NASA/BOEING X-48B MODEL Test Plane in Completes Initial Flight Testing

NASA’s Mini X-Plane Completes Initial Flight Testing


WIRED.COM’s Jason Paur


April 2010

A team from NASA and Boeing completed the first phase of flight testing of its blended wing body design that could represent the airliner of the future. The airplane is based on a design where the fuselage provides a significant part of the lift.

Such designs, as shown above, could carry hundreds of airline passengers in the large center section while burning much less fuel than today’s airliners of similar capacity. Well, except that the airplane pictured above is only about one foot tall.

The test aircraft is only a 8.5 percent scale model with a 21 foot wingspan, but engineers at NASA’s Dryden Flight Research Center were able to demonstrate the tailless aircraft can be safely flown, and more importantly safely landed in a variety of conditions.

The X-48B program is part of NASA’s new Environmentally Responsible Aviation Project aimed at developing more fuel efficient and quieter aircraft for the future. ERA Project manager Fay Collier says the completion of the final test flight last month demonstrated the feasibility of a blended wing body design, “the team has proven the ability to fly tailless aircraft to the edge of the low-speed envelope safely.”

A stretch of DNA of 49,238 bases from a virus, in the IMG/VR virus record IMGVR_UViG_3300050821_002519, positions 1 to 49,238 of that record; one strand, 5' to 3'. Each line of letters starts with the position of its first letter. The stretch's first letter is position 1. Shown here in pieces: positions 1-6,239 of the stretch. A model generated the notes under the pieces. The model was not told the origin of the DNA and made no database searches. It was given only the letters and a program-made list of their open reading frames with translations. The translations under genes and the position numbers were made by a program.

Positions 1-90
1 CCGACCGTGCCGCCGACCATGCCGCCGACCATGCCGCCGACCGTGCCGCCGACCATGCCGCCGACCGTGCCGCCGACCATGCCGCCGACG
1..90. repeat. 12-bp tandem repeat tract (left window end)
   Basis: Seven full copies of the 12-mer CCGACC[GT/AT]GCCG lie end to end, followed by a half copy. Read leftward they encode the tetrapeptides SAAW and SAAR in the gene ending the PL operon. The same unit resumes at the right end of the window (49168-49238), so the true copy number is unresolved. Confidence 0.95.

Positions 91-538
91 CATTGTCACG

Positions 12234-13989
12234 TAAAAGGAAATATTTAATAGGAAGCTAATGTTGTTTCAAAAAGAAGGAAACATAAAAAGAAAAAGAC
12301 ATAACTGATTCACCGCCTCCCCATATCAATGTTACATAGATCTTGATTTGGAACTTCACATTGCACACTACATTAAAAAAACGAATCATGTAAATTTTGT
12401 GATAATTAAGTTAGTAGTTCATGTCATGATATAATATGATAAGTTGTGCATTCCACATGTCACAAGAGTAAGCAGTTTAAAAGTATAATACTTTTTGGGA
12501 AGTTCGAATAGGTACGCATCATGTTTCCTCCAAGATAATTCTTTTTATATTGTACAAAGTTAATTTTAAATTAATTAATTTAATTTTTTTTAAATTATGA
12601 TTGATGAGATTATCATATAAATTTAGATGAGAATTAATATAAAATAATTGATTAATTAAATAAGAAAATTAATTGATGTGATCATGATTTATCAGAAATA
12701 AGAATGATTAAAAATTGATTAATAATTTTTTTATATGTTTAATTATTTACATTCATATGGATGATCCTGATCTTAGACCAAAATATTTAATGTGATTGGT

We (WIRED.COM) spoke with an X-48B test pilot back in October, and learned that despite its size, the blended wing body aircraft provides the same challenges as any aircraft in flight testing. One of the big challenges the X-48B team has been working on during the past several months is the aircraft’s handling characteristics at the lower speeds, particularly during the landing.

NASA engineers prepare the X-48B for a test flight

In the final test flights, the pilots were able to purposely exceed the normal limits of the aircraft in terms of variables such as angle of attack and side slip angle. During the tests, the on-board computer was able to safely control the aircraft allowing the pilot to return to normal flight conditions.

After a new flight computer is installed later this year, the X-48B will continue a new phase of flights tests. The team is also preparing a second hybrid wing body aircraft, the X-48C for future flight tests. The -C model is designed to have a lower noise profile to keep people around airports as happy as the airline bean counters paying the fuel bills.

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